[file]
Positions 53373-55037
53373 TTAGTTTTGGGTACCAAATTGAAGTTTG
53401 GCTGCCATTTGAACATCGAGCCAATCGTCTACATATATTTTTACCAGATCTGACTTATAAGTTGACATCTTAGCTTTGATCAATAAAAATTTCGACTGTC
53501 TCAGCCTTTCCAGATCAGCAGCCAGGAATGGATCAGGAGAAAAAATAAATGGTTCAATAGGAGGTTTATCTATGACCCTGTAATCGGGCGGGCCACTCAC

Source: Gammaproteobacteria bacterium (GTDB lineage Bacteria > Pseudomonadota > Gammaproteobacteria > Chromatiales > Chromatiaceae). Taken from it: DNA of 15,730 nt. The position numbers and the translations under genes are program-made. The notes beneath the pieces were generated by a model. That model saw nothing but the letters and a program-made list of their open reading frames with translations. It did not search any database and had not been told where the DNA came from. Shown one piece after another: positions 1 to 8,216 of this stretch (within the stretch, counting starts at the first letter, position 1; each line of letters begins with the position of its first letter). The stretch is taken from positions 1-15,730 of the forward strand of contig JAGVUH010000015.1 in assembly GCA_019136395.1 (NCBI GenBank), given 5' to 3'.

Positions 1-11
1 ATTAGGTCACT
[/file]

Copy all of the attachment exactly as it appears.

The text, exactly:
Positions 53373-55037
53373 TTAGTTTTGGGTACCAAATTGAAGTTTG
53401 GCTGCCATTTGAACATCGAGCCAATCGTCTACATATATTTTTACCAGATCTGACTTATAAGTTGACATCTTAGCTTTGATCAATAAAAATTTCGACTGTC
53501 TCAGCCTTTCCAGATCAGCAGCCAGGAATGGATCAGGAGAAAAAATAAATGGTTCAATAGGAGGTTTATCTATGACCCTGTAATCGGGCGGGCCACTCAC

Source: Gammaproteobacteria bacterium (GTDB lineage Bacteria > Pseudomonadota > Gammaproteobacteria > Chromatiales > Chromatiaceae). Taken from it: DNA of 15,730 nt. The position numbers and the translations under genes are program-made. The notes beneath the pieces were generated by a model. That model saw nothing but the letters and a program-made list of their open reading frames with translations. It did not search any database and had not been told where the DNA came from. Shown one piece after another: positions 1 to 8,216 of this stretch (within the stretch, counting starts at the first letter, position 1; each line of letters begins with the position of its first letter). The stretch is taken from positions 1-15,730 of the forward strand of contig JAGVUH010000015.1 in assembly GCA_019136395.1 (NCBI GenBank), given 5' to 3'.

Positions 1-11
1 ATTAGGTCACT